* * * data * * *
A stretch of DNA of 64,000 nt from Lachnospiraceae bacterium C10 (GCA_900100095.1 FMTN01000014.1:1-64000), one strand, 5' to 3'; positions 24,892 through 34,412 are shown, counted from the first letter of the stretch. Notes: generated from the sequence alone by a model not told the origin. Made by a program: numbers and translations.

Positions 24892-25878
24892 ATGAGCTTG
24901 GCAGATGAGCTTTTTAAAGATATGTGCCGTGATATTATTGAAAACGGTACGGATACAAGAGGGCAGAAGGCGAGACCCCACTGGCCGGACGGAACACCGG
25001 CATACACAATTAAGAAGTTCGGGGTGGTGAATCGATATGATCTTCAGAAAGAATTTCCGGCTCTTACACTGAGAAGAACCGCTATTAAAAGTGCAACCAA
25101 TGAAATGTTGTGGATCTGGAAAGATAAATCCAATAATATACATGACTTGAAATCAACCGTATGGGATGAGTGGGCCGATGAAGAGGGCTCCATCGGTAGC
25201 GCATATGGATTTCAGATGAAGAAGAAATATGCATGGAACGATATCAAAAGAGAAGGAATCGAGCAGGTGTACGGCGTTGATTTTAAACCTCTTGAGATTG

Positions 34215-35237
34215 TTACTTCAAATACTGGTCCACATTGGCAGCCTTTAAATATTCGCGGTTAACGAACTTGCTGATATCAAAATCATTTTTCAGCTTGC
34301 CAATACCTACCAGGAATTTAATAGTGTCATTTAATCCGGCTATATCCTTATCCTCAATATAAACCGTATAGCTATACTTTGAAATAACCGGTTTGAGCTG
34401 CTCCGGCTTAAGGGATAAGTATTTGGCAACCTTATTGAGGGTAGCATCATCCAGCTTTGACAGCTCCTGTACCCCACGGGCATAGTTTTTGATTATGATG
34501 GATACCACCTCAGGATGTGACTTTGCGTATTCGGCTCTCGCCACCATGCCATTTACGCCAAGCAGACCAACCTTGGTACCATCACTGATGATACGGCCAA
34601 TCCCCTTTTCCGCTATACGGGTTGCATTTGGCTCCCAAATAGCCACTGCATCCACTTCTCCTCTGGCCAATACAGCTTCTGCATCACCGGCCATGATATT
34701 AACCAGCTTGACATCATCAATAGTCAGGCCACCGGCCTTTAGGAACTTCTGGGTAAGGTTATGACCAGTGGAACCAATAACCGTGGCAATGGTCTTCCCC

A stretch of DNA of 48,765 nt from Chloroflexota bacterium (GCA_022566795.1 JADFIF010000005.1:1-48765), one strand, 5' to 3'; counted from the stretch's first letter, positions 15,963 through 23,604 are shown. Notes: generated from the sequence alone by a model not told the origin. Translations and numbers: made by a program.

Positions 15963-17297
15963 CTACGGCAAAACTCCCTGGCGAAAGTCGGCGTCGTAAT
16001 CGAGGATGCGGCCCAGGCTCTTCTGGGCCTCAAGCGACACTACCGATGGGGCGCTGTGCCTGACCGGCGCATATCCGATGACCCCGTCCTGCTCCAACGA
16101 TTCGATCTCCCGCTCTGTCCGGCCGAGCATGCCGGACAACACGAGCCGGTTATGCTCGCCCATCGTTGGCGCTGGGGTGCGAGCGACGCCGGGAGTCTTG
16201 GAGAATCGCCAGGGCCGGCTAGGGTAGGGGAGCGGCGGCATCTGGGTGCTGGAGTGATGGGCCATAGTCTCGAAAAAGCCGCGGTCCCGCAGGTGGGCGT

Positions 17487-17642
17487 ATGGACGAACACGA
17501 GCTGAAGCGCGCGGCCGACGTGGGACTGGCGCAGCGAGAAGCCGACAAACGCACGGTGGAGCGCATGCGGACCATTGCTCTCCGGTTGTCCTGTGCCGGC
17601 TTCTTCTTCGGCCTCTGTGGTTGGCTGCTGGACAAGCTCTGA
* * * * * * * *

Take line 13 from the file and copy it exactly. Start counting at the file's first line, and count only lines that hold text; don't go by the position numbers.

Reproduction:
34601 TCCCCTTTTCCGCTATACGGGTTGCATTTGGCTCCCAAATAGCCACTGCATCCACTTCTCCTCTGGCCAATACAGCTTCTGCATCACCGGCCATGATATT